Saturday June 24th 2017
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Staff

Publisher and Editor - Judith Martin-Straw

The Skinny - Amy Brunell

Looking Up - Bob Eklund

Ruth's Truths - Ruth Morris

Special Features - T. S. Owen

LOCALmotion - Jozelle Smith

Get Smart - Jamie Wallace

Looking Up by Bob Eklund

Looking Up – Bob Eklund

Looking Up – Bob Eklund

Astronomers and solar physicists will be out in force during this summer’s total eclipse of the Sun (https://eclipse.aas.org/eclipse-america), now just two months away. They’ll use ground-based telescopes, airborne instruments, and orbiting satellites to shed new light on some of the Sun’s best-kept secrets. But if there’s one thing the American Astronomical Society (AAS) wants you to [...]

Looking Up – Bob Eklund

Looking Up – Bob Eklund

In biology, “symbiosis” refers to two organisms that live close to and interact with one another. Astronomers have long studied a class of stars—called symbiotic stars—that co-exist in a similar way. Using data from NASA’s Chandra X-ray Observatory and other telescopes, astronomers are gaining a better understanding of how volatile this close stellar relationship can be. R Aquarii (R [...]

Looking Up – Bob Eklund

Looking Up – Bob Eklund

A newly discovered Jupiter-like world is so hot, it’s being vaporized by its own star. With a dayside temperature of more than 7,800 degrees Fahrenheit, KELT-9b is a planet that is hotter than most stars. But its blue A-type star, called KELT-9, is even hotter—in fact, it is probably unraveling the planet through evaporation. “This is the hottest gas giant planet that has ever been [...]

Looking Up – Bob Eklund

Looking Up – Bob Eklund

Enceladus—a large icy, oceanic moon of Saturn—may have flipped, the possible victim of an out-of-this-world wallop. While combing through data collected by NASA’s Cassini mission during flybys of Enceladus, astronomers from Cornell University, the University of Texas and NASA have found the first evidence that the moon’s axis has reoriented, according to new research published in [...]

Looking Up – Bob Eklund

Looking Up – Bob Eklund

Heavy rain on Mars reshaped the planet’s impact craters and carved out river-like channels in its surface billions of years ago, according to a new study published in Icarus. In the paper, researchers from the Smithsonian Institution and the Johns Hopkins University Applied Physics Laboratory show that changes in the atmosphere on Mars made it rain harder and harder, which had a similar effect [...]

Looking Up – Bob Eklund

Looking Up – Bob Eklund

The quest to discover whether a planet orbiting our closest neighboring star, Proxima Centauri (4.2 light-years or 25 trillion miles from Earth), could support life has taken a new, exhilarating twist. The planet was only discovered in August 2016, and is thought to be of similar size to Earth, creating the possibility that it could have an Earth-like atmosphere. Scientists from the University [...]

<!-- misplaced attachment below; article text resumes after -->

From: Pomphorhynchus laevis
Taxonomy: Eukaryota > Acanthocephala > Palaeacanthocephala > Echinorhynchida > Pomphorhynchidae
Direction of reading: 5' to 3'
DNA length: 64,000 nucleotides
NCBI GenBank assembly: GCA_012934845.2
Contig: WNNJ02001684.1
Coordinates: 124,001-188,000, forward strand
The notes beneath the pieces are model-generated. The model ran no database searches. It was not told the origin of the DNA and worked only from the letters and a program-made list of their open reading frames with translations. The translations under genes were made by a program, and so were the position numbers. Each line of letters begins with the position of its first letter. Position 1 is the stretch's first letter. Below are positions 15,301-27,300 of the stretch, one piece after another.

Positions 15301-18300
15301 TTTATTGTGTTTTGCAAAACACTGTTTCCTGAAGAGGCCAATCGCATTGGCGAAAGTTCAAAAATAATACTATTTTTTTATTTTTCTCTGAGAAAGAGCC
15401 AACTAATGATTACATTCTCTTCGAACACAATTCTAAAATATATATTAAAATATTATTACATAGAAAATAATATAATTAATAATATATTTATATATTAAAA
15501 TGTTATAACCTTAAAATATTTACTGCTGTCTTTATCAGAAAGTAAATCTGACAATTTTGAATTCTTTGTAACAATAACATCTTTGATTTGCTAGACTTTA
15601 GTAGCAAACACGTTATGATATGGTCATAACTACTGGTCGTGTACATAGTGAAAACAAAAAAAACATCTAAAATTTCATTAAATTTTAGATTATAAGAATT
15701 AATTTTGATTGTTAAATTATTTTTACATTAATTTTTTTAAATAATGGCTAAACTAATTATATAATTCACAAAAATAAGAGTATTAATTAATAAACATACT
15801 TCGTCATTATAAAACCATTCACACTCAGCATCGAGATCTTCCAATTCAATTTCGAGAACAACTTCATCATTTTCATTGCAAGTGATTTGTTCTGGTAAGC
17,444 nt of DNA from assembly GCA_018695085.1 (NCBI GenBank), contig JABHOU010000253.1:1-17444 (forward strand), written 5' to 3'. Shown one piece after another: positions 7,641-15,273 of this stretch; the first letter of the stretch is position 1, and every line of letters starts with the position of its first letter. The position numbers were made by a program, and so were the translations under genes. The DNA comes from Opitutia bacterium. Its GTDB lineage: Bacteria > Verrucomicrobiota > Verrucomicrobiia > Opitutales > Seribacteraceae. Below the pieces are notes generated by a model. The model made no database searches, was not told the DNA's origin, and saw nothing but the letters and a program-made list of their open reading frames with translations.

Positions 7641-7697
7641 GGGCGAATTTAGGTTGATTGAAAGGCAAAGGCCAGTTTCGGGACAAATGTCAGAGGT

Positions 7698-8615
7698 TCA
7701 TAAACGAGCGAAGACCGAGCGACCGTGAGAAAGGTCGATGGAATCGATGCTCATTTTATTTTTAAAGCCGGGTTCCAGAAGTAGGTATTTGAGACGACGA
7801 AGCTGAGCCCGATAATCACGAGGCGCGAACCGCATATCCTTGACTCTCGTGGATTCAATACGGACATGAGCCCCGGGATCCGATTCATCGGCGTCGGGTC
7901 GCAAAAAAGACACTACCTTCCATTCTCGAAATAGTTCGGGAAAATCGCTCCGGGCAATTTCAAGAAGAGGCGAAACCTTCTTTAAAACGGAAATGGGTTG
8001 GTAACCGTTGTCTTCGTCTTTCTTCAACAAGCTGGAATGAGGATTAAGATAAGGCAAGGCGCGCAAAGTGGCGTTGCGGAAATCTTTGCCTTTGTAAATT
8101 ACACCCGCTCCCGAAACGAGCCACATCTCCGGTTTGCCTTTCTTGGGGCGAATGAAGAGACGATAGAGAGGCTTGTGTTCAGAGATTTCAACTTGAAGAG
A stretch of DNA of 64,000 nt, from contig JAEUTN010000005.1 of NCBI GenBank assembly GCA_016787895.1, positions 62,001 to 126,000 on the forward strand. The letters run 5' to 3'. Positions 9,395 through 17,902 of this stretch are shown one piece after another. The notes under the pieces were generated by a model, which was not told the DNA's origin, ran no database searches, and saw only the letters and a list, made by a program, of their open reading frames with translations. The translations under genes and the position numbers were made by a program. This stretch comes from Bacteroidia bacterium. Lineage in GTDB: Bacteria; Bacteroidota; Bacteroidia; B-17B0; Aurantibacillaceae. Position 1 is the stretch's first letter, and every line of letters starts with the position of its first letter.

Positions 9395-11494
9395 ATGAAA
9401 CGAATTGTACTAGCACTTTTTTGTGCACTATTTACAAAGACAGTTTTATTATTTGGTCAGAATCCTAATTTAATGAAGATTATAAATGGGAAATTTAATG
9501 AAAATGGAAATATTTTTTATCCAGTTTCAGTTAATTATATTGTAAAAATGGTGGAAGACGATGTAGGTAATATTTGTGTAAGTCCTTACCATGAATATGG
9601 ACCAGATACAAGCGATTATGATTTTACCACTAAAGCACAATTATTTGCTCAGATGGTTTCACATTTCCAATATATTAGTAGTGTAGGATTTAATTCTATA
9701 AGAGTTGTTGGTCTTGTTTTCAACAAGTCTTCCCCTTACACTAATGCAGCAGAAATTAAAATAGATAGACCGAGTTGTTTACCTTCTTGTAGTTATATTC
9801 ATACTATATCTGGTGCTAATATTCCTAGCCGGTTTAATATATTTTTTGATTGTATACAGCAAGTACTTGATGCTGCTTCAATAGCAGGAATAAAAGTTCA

Looking Up – Bob Eklund

Looking Up – Bob Eklund

Sometimes a brown dwarf star is actually a planet—or planet-like anyway. A team led by Carnegie’s Jonathan Gagné, and including researchers from the Institute for Research on Exoplanets (iREx) at Université de Montréal, the American Museum of Natural History (AMNH), and University of California San Diego, discovered that what astronomers had previously thought was one of the closest brown [...]

Looking Up – Bob Eklund

Looking Up – Bob Eklund

NASA’s flying observatory, the Stratospheric Observatory for Infrared Astronomy (SOFIA), recently completed a detailed study of the planetary system around the nearby star Epsilon Eridani. The investigations confirmed that this planetary system has an architecture remarkably similar to that of our solar system. Located 10.5 light-years away in the southern constellation Eridanus, the Epsilon [...]

Looking Up – Bob Eklund

Looking Up – Bob Eklund

Scientists will now be able to measure how fast the universe is truly expanding with the kind of precision not possible before. This, after an international team of astronomers led by Stockholm University, Sweden, captured four distinct images of a gravitationally lensed Type Ia supernova, named iPTF16geu. To get a high-resolution view, the discovery team used the W. M. Keck Observatory’s [...]

Looking Up – Bob Eklund

Looking Up – Bob Eklund

Scientists from Southwest Research Institute (SwRI) have discovered hydrogen gas in the plume of material erupting from Saturn’s moon Enceladus. Analysis of data from NASA’s Cassini spacecraft indicates that the hydrogen is likely produced through chemical reactions between the moon’s rocky core and warm water from its subsurface ocean. The SwRI-led team’s discovery suggests that [...]

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